Saturday, November 19, 2016

Are we running towards something or away from something?

I believe human nature, no matter how neurotic one becomes, remains unchanged. Everything comes down to basic math. Whatever it is we do now, we believe that the opposite is worse. That is to say, we will only put ourselves through something if we believe we will be worse off if we do not do so.

If we put ourselves through happy, joyful and blissful activities that make us happy, it is because we believe that if we didn't do it, we won't be as happy - very logical. So too is the same when we choose to put ourselves through discomfort. We believe that if we did not suffer this discomfort, we will have to suffer an even greater discomfort.

This is where the concept of delayed gratification becomes exploited in everyone's life. Masked as something good instead of bad, it is rationalized as suffering today for a better tomorrow - the social mark for a mature individual. Yet what it really is, is the running away from a perceived worse-off tomorrow instead of a perceived better tomorrow.

I use the word perceive because we act based off what we think and not what is. Sometimes, these two are in line but sometimes, they're not. Because they are not in this case, people become neurotic. They are running, some even sprinting, away from something they perceive to be but does not exist. It's like trying to run away from ghosts. It doesn't exist but you constantly think its only an inch behind you so not only will you have to keep running, you better accelerate. Yet in reality, there is nothing behind you. (I'm working with the assumption ghost don't exist....)

This fear of a worse-off tomorrow if we don't work hard today, it is of no basis. Its legitimacy lies in a few key areas: everyone is doing it, you learnt it from young, you learnt it from people you trust or respect(parents, teachers, etc) but they are also neurotic, it is reinforced by authoritative/powerful figures (governments, capitalist, etc) because it serves their purpose. (ok really been learning too much sociology)

Yet, it is of no basis. Really. Now all the arguments otherwise can be convincing. In fact, this race that everyone is running have led to so many individuals accumulating a wealth of knowledge in language, debating and what not that many could easily whoop my ass in a debate.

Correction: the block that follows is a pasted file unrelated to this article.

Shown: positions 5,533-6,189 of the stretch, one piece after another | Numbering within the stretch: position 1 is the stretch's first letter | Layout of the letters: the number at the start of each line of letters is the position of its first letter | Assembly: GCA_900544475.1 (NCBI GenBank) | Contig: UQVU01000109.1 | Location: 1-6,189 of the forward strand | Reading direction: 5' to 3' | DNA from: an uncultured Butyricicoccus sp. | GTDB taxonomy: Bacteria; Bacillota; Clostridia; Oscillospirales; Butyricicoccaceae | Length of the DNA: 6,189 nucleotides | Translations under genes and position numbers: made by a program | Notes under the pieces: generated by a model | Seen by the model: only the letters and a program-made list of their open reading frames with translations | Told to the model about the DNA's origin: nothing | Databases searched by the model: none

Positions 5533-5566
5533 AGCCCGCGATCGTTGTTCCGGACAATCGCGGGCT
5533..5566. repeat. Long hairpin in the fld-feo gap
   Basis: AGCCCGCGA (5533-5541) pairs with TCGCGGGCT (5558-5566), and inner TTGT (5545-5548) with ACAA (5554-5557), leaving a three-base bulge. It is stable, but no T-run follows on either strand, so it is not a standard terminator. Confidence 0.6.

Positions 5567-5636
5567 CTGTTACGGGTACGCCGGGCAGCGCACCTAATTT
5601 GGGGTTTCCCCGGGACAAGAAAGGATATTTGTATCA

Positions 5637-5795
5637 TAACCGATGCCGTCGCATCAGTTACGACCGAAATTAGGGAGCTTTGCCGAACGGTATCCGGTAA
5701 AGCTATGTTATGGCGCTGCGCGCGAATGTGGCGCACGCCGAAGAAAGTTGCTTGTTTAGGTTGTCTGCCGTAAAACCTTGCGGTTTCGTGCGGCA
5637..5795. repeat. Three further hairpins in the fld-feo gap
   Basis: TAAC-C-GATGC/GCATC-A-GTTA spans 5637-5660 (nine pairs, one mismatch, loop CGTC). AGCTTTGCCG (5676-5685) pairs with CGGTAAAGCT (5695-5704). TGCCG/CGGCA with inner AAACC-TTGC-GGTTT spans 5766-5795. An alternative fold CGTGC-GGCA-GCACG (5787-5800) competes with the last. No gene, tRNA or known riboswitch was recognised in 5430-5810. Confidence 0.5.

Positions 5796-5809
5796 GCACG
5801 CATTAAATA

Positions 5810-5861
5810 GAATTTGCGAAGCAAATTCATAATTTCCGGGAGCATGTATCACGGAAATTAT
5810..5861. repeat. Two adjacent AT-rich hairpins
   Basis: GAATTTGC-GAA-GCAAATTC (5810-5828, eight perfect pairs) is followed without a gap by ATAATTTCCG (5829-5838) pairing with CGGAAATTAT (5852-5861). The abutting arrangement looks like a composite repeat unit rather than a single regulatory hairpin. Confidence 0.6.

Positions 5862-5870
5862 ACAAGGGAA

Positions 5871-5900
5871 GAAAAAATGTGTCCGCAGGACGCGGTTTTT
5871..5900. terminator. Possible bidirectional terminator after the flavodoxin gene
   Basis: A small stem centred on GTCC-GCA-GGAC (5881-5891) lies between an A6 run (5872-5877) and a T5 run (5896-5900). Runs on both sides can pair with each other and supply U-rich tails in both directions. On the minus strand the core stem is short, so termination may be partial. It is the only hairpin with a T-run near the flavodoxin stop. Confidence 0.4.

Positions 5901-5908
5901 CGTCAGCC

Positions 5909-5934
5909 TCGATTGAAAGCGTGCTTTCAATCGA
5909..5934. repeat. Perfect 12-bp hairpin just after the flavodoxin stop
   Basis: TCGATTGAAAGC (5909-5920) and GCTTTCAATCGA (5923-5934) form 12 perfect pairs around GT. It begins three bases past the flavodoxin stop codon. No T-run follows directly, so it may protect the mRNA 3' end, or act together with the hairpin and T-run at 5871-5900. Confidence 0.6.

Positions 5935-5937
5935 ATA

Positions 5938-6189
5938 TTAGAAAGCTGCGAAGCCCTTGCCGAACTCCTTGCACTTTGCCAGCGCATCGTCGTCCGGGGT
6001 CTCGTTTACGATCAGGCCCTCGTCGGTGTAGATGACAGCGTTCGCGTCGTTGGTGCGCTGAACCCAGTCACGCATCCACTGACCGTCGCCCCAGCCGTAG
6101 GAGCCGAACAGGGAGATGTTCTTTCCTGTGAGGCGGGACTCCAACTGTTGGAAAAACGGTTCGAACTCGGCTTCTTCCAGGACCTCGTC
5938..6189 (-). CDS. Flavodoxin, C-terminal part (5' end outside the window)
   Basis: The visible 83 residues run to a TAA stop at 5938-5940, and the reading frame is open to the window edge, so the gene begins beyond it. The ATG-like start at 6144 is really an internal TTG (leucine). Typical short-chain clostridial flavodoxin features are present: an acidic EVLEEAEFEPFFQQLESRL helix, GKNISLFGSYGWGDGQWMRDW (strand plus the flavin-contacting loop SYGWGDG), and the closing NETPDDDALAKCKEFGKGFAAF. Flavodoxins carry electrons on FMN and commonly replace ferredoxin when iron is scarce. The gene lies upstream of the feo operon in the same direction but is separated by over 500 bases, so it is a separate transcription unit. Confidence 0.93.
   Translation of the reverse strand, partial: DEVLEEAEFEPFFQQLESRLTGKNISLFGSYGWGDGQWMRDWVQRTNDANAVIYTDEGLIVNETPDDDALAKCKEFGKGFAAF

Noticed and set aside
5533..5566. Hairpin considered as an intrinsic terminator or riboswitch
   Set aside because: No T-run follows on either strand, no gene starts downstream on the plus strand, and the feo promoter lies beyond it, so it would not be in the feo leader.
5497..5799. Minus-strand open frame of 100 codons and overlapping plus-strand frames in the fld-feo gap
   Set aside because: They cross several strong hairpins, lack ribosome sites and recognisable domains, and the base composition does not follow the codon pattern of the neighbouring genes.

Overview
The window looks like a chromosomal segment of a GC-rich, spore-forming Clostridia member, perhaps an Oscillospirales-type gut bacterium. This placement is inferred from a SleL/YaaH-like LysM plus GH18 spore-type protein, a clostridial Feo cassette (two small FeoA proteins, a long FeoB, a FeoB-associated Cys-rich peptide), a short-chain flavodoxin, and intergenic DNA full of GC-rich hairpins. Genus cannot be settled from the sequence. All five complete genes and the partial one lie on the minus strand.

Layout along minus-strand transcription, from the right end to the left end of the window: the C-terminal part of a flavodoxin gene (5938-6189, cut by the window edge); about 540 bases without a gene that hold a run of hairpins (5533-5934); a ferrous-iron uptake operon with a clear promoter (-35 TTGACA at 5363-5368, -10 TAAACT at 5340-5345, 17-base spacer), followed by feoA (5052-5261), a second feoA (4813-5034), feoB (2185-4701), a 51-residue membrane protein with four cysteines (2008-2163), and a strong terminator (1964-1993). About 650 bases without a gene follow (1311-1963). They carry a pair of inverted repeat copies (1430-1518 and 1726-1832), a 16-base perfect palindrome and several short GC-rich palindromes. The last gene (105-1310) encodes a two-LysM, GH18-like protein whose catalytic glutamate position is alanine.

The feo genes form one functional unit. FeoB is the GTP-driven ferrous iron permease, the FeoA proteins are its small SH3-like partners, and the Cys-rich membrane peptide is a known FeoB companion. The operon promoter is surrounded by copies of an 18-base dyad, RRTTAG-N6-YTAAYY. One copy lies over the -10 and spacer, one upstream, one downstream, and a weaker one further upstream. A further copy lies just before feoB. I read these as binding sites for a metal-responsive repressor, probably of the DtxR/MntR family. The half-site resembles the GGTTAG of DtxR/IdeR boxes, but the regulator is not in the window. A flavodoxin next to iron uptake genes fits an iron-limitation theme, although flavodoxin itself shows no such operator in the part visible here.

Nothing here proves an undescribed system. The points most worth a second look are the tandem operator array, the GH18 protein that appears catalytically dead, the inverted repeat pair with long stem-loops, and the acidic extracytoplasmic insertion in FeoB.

So instead of debating with me, try this: today, you act as if this fear did not exist. So you will continue to behave in way that you believe if you did not do so, you will be worse off. Except now that might mean doing things you like or just doing nothing. I guarantee you enjoyed today better than your last few days. The only possible reason you did not is the neurotic mind of yours is eating up at you with anxiety, thinking you will be worse-off for not suffering now so you cannot actually enjoy you day. But lets pretend that's not a problem. Now you do this everyday and you stop only when you realize that your fear-of-no-basis comes true. That is to say you finally are really worse-off right now than if you were neurotically sprinting away from ghosts everyday. If you think about it, that day never really comes.

Now don't get me twisted. I am not a radical. I am simply seeing things for what they are. I'm not anti hard work or anti work. I'm not saying your life will be so amazing just by doing this. This is just simple logic. And if we follow the logic, all I am saying is much of our fear is imaginary - it has no basis. Now, certainly some fears are legitimate. The fear that if you don't do anything you will die, yes that's true. You need to eat and drink water and to do that a certain level of work is required. Then again, why fear death? But let's not go too far shall we.

Perhaps all I am suggesting is before we blindly run, we be conscious of why is it we are running. That maybe it'll serve us better if we walked and enjoy the view, take a nap if we're tired. Running from ghosts can be quite exhausting.

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